Story #4: A set of strong US macro data.March retail sales grew by 9.8% y/y, the most since May. Gains were broad-based and reflected both the continued reopening of restaurants and other retail operations. Manufacturing data were exceptionally strong, with a gauge of mid-Atlantic factory activity hitting its highest level in nearly five decades. Weekly jobless claims came in at 576,000, well below expectations and a new pandemic-era low. The University of Michigan’s preliminary gauge of consumer sentiment also reached its best level (86.5) since the pandemic began but came in a bit below consensus expectations. On the inflation side, Headline consumer prices rose 0.6% in March, while core (less food and energy) prices rose 0.3%, both slightly above consensus expectations. Import prices rose 1.2% in the month, above forecasts.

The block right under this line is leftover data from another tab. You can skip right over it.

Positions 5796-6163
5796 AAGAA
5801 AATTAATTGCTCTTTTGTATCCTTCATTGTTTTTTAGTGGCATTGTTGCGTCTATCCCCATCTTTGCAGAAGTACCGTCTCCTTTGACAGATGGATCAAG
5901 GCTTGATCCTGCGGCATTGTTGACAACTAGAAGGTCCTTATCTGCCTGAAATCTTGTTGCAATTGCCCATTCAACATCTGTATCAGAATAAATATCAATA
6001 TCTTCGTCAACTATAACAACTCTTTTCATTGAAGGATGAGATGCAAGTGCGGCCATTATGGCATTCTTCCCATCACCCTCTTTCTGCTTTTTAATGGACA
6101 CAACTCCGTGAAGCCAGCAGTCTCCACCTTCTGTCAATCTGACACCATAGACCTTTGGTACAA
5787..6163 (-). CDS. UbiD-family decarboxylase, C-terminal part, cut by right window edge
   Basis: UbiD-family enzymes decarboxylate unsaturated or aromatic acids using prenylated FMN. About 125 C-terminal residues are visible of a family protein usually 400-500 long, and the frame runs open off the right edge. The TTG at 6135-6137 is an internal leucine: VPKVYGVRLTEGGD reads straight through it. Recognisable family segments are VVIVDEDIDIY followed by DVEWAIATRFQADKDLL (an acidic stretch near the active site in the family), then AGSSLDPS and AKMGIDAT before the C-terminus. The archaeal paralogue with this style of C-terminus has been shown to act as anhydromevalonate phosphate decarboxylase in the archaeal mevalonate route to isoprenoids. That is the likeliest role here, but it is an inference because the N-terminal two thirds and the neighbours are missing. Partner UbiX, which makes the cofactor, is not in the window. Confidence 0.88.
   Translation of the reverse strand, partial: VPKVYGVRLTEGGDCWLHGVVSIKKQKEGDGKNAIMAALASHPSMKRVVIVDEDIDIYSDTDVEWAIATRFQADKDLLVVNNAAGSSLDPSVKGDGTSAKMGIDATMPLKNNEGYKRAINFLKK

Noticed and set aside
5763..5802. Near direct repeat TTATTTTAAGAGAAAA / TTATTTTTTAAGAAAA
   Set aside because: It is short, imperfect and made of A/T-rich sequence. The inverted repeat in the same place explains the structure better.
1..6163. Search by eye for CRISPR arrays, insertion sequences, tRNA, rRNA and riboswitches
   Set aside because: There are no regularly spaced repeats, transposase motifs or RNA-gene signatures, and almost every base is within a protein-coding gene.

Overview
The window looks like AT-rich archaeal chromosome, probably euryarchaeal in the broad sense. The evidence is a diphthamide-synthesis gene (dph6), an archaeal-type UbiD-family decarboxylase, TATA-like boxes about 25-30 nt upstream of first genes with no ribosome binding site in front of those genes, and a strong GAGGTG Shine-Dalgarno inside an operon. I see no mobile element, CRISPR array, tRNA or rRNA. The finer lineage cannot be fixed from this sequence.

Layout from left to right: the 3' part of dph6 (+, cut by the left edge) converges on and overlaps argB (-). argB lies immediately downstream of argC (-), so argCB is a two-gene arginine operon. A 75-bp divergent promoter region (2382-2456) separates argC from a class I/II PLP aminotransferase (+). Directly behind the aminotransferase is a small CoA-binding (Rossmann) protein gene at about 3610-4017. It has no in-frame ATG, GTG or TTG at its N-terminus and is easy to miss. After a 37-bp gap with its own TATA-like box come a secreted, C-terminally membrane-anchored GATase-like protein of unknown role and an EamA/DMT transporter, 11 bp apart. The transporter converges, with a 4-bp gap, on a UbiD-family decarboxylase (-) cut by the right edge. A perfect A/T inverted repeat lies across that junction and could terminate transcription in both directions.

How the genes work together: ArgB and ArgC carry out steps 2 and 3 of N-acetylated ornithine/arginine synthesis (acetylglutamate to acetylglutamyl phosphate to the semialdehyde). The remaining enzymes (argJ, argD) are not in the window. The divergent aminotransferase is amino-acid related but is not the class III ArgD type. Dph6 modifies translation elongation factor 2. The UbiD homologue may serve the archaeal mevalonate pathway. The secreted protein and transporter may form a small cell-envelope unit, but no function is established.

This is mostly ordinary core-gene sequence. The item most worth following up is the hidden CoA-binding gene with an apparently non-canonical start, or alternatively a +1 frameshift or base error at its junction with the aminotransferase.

Story #5: Technical factors drive bond yields lower.As mentioned in story #5, macro data were strong and news also continued to emerge about price pressures in parts of the economy affected by supply disruptions. For instance, rental car prices are increasingly dramatically as firms struggle to rebuild fleets because of slowed auto production, which is resulting in turn from the global chip shortage. But despite this background, U.S. Treasury yields fell over the week, with the 10-year Treasury note yield declining to 1.57% from 1.67% the previous Friday. It seems that stronger demand from Japanese investors and other technical factors such as macro hedge funds and CTAs covering their shorts are among the catalysts for the the bond rally. In addition, it is possible that upbeat economic data caused investors to reduce their expectations for more fiscal stimulus and, relatedly, Treasury issuance. Last but not least, inflation concerns may have been tempered by Fed Chair Jerome Powell’s interview on CNBC the previous weekend, in which he reiterated that policymakers would like to see inflation “on track to move moderately above 2% for some time.”